Peggys Cove

Peggys Cove (2009 population: approx. 46), also known as Peggy's Cove from 1961 to 1976, is a small rural community located on the eastern shore of St. Margarets Bay in Nova Scotia's Halifax Regional Municipality.

Geography

Peggys Cove is 43 kilometres southwest of downtown Halifax and comprises one of the numerous small fishing communities located around the perimeter of the Chebucto Peninsula. The community is named after the cove of the same name, a name also shared with Peggys Point, immediately to the east of the cove. The village marks the eastern point of St. Margaret's Bay.

History

The first recorded name of the cove was Eastern Point Harbour or Peggs Harbour in 1766. The village may have been named after the wife of an early settler or taken its name from St. Margaret's Bay as it marks the eastern beginning of the Bay and Peggy is a nickname for Margaret. Two versions of the popular legend claim that the name came from the sole survivor of a shipwreck at Halibut Rock near the cove. Artist and resident William deGarthe said she was a young woman while others claim she was a little girl too young to remember her name and the family who adopted her called her Peggy. In both versions, the young shipwreck survivor married a resident of the cove and became known as "Peggy of the Cove" attracting visitors from around the bay who eventually named the village, Peggy's Cove, after her nickname.

The village was formally founded in 1811 when the Province of Nova Scotia issued a land grant of more than 800 acres (3.2 km²) to six families of German descent. The settlers relied on fishing as the mainstay of their economy but also farmed where the soil was fertile. They used surrounding lands to pasture cattle. In the early 1900s the population peaked at about 300. The community supported a schoolhouse, church, general store, lobster cannery and boats of all sizes that were nestled in the Cove.

Many artists and photographers flocked to Peggys Cove. As roads improved, the number of tourists increased. Today the population is smaller but Peggys Cove remains an active fishing village and a favourite tourist destination.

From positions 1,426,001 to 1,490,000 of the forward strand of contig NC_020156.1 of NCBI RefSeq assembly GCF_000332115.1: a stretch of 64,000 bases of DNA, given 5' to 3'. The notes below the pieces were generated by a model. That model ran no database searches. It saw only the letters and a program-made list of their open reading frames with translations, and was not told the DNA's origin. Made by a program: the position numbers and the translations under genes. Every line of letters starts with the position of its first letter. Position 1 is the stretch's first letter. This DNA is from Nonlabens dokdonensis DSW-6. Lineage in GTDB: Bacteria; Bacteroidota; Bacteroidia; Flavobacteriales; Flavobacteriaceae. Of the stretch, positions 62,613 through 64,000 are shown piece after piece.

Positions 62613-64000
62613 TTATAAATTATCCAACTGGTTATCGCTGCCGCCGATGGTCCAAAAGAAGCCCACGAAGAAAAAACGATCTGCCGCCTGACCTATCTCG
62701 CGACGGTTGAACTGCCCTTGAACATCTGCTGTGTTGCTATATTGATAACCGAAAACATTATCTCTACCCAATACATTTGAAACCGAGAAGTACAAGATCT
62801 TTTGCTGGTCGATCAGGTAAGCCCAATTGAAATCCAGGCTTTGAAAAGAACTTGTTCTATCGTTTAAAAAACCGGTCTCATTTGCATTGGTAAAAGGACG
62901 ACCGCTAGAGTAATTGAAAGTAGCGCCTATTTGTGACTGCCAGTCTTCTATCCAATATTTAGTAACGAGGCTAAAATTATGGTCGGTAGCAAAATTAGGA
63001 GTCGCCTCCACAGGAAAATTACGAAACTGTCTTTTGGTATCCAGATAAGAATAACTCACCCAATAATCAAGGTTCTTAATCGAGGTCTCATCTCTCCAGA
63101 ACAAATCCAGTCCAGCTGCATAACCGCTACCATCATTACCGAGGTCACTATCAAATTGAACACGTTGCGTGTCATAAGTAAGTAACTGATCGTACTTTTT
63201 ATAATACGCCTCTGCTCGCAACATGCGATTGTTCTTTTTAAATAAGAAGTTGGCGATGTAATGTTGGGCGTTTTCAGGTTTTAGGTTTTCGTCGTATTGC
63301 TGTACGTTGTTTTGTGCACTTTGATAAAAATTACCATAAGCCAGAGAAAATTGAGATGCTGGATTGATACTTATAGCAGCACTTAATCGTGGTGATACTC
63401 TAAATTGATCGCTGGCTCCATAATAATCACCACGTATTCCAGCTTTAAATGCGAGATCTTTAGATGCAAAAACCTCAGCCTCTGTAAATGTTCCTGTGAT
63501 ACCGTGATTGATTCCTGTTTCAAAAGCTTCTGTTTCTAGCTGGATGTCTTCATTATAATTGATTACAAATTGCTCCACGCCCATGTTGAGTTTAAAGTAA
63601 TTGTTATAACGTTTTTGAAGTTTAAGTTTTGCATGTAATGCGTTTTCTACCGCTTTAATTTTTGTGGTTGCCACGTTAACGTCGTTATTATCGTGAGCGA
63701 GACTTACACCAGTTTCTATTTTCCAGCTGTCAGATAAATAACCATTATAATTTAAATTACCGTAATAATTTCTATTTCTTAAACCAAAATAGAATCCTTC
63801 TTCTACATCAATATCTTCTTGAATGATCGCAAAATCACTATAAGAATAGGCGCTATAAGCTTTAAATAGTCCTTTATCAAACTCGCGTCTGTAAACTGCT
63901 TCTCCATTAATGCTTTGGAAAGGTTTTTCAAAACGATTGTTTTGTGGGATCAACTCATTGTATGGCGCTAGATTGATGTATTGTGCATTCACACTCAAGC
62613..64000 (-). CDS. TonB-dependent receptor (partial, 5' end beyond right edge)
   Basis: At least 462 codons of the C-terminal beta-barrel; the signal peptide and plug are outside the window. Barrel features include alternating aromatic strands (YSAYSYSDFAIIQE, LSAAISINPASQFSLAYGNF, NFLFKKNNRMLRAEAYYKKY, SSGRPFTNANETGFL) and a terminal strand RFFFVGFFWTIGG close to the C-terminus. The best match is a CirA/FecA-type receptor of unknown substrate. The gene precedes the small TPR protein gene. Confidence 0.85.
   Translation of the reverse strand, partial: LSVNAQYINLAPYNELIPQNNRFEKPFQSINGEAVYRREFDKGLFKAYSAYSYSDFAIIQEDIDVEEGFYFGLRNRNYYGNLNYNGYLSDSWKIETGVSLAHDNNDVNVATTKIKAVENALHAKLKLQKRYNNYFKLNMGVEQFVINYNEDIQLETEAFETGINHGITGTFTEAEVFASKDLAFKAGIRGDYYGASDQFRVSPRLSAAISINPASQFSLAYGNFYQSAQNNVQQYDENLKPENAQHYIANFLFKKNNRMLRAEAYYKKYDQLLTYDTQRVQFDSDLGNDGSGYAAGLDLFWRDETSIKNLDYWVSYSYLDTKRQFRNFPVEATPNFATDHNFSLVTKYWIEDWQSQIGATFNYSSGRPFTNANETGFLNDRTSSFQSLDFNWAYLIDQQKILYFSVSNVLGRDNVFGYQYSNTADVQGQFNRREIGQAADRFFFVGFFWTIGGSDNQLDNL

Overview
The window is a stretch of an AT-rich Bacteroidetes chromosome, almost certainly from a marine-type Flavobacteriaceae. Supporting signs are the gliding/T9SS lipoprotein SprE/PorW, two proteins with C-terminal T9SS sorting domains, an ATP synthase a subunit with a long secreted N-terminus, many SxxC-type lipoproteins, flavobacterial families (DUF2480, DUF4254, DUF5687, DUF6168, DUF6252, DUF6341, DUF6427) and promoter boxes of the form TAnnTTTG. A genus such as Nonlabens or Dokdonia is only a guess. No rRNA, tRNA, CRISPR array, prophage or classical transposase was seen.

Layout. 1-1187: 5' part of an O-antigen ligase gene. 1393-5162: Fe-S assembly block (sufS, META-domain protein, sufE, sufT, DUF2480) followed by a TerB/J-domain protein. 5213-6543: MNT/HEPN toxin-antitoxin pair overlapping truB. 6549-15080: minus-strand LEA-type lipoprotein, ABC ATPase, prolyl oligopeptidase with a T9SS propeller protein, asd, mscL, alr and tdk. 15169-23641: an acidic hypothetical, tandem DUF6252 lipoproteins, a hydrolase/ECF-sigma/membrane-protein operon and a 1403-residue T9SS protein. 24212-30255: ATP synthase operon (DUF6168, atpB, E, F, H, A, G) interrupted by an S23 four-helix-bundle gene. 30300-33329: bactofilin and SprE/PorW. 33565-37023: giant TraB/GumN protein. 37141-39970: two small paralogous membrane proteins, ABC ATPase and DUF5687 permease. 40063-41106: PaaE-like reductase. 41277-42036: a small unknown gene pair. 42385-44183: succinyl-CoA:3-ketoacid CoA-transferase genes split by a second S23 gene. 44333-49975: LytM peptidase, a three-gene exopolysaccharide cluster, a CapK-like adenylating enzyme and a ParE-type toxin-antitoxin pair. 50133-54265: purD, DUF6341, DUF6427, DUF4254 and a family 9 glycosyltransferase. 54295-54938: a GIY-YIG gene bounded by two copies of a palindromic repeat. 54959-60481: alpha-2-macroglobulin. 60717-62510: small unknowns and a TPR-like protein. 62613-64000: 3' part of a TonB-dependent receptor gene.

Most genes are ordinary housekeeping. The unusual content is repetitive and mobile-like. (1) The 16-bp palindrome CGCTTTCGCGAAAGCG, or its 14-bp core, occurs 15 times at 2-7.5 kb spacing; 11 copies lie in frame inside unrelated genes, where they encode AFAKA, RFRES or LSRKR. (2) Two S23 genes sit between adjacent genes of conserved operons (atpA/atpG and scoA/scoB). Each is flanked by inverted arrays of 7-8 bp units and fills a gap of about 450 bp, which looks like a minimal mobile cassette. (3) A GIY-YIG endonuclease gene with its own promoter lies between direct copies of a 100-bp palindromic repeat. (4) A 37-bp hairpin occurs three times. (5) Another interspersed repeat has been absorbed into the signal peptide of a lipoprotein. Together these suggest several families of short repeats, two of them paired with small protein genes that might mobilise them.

Roads and several homes were badly damaged at Peggys Cove in 2003 by the extensive flooding that accompanied Hurricane Juan which also damaged the cove's breakwater. The breakwater was further washed away by Hurricane Bill in 2009, allowing waves to seriously damage a home and giftshop, and washed away one of the cove's characteristic wooden fish sheds.

Peggys Point Lighthouse

Peggys Cove is one of the busiest tourist attractions in Nova Scotia and is a prime attraction on the Lighthouse Trail scenic drive. The community's famous lighthouse marks the eastern entrance of St. Margarets Bay and is officially known as the Peggys Point Lighthouse.

Peggys Cove has a classic red-and-white lighthouse still operated by the Canadian Coast Guard. The light station is situated on an extensive granite outcrop at Peggys Point, immediately south of the village and its cove. This lighthouse is one of the most-photographed structures in Atlantic Canada and one of the most recognizable lighthouses in the world.

Visitors may explore the granite outcrop on Peggys Point around the lighthouse; despite numerous signs warning of unpredictable surf (including one on a bronze plaque on the lighthouse itself), several incautious visitors each year are swept off the rocks by waves, sometimes drowning.

The first lighthouse at Peggys Cove was built in 1868 and was a wooden house with a beacon on the roof. At sundown the keeper lit a kerosene oil lamp magnified by a catoptric reflector (a silver-plated mirror) creating the red beacon light marking the eastern entrance to St. Margarets Bay. That lighthouse was replaced by the current structure, an octagonal lighthouse which was built in 1914. It is made of reinforced concrete but retains the eight-sided shape of earlier generations of wooden light towers. It stands almost 15 metres (50 ft) high. The old wooden lighthouse became the keeper’s dwelling and remained near to the current lighthouse until it was damaged by Hurricane Edna in 1954 and was removed. The lighthouse was automated in 1958. Since then, the red light was changed to white light, then to a green light in the late 1970s. Finally to conform to world standards the light was changed to red in 2007.

The lighthouse used to contain a small Canada Post office in the lower level during the summer months serving as the village post office where visitors could send postcards and letters. Each piece of mail received a special cancellation mark in the shape of the lighthouse. However Canada Post closed the lighthouse post office in November 2009 citing mold growth as a safety hazard.

Tourism